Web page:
One PhD researcher, Dr. Michael Breus, was interviewed about what he had learned about sleep hygiene from the multiple clinical trials in which he had been the principle researcher. On his website, he addresses the possible long-term effects of sleep deprivation and offers “5 Steps for Better Rest,” as well as a sleep calculator as a quick summary on how to address. The idea of a sleep diary to evaluate how much sleep I was actually getting intrigued me, so I began to utilize some of the personal electronics at my disposal, like my smart phone with features designed to increase my sleep hygiene. I also started reviewing my sleep data collected on my personal wrist-watch tracker to look for patterns and trends. When I realized that some days my sleep hours were almost half of other days, I knew I had to find a solution, to look for ways to balance my system.
You see, sacrificing your sleep isn’t good for anyone. In fact, as explained by Dr. Breus, the consequences compound over time, so that your body becomes more insulin resistant (hence, the reason for the increase in the BSG). Then the increased insulin and other hormones caused by a lack of sleep increases the appetite and cravings while the metabolism drops. And behind the scenes, as described above, a lack of sleep is also increasing your risks for cardiovascular disease, certain cancers, and diabetes, besides the increased risk for the weight gain. And according to Dr. Breus, cancer cells duplicate twice as fast when a person is sleep deprived. That certainly should get your attention.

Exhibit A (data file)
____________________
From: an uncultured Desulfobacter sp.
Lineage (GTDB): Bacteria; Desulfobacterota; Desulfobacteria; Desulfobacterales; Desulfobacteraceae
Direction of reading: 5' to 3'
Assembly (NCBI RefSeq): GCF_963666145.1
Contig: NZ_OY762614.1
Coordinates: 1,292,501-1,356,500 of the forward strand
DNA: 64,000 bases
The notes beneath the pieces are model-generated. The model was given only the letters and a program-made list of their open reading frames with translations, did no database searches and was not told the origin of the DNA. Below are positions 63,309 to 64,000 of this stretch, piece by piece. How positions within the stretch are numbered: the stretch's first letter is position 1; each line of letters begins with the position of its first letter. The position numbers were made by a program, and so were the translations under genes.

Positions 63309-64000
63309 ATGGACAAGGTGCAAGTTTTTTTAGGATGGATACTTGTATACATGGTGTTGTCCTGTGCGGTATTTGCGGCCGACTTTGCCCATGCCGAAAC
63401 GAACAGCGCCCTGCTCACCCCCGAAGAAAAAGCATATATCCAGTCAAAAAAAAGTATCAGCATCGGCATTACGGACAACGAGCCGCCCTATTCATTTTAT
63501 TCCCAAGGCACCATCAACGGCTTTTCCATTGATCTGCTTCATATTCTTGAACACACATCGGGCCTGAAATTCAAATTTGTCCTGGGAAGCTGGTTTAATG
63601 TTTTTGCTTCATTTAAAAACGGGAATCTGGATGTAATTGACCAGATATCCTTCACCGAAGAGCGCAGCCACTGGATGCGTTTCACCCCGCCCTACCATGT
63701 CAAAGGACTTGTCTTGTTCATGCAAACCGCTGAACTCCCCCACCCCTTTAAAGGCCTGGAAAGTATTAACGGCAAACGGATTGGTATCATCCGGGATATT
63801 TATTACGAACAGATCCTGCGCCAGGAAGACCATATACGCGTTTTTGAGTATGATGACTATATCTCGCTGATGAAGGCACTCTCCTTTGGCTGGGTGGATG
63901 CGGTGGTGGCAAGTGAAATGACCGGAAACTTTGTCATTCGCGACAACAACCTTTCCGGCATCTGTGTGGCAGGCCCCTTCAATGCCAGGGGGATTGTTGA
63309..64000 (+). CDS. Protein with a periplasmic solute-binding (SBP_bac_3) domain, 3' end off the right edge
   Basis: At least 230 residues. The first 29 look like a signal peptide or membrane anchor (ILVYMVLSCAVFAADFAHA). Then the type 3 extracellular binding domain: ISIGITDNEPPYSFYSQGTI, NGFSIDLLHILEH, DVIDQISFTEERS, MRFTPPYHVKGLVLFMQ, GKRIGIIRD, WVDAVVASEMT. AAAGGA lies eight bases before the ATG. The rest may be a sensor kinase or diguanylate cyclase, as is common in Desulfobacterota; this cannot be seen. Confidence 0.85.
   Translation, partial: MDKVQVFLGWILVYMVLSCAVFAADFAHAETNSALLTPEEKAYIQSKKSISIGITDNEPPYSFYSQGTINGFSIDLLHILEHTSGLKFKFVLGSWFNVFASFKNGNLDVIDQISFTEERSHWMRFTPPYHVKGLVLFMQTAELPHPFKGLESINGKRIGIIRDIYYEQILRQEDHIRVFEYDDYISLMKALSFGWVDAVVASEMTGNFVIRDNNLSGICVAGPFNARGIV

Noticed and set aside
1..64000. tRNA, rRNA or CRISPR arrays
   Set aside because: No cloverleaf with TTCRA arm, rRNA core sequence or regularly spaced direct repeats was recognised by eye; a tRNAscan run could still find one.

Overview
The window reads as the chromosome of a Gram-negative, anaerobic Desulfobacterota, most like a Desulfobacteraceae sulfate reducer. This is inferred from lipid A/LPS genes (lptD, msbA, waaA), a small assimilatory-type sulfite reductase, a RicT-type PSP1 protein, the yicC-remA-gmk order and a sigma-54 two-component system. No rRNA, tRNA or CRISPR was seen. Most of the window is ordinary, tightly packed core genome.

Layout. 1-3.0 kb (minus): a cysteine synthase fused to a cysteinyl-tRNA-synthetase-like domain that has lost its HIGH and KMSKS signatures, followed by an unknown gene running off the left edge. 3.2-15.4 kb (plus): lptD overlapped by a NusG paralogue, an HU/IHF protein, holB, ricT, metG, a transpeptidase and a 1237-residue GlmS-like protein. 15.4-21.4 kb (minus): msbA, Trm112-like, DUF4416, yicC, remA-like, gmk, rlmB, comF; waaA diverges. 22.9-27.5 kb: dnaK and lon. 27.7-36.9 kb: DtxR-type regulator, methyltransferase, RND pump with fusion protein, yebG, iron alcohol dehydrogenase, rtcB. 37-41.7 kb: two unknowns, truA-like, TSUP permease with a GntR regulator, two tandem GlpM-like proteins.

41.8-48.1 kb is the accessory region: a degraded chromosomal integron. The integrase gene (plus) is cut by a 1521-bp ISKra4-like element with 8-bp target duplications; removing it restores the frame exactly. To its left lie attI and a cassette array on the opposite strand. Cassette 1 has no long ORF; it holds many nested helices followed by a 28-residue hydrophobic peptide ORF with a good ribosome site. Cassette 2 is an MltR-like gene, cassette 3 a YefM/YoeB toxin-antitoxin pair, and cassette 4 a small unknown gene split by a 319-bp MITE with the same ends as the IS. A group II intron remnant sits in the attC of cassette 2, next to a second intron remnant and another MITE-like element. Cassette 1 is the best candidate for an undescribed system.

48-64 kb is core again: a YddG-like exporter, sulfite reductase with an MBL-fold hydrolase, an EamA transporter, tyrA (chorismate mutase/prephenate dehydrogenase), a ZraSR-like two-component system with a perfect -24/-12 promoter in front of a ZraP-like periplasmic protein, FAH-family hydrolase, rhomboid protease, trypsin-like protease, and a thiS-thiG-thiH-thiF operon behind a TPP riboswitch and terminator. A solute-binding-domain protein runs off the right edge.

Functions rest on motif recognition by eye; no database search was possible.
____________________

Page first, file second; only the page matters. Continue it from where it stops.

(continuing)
The lack of sleep is very real challenge for nurses and others doing shift work, for the extended work hours plus commute can add up to 13-15 hours away from home. Then, if any time is utilized in making dinner for the family and to unwind before sleep, there probably isn’t even 7-8 hours left before needing to arise for their following shift the next morning. Since we are depending on nurses and other community service workers to care for those who, temporarily because of various reasons, can’t care for themselves, finding a resolution toward self-care for the caregiver actually affects us all.
In next month’s article, I will share some of the solutions I have found for how nurses can balance serving others with their own self-care and increase their own Caring Quotient.
1: The Consequences of Nursing Stress and Need for Integrated Solutions
2: Short Telomere Length is Associated with Aging, Central Obesity, Poor Sleep and Hypertension in Lebanese Individuals, Determinants of telomere attrition over one year in healthy older women: Stress and health behaviors matter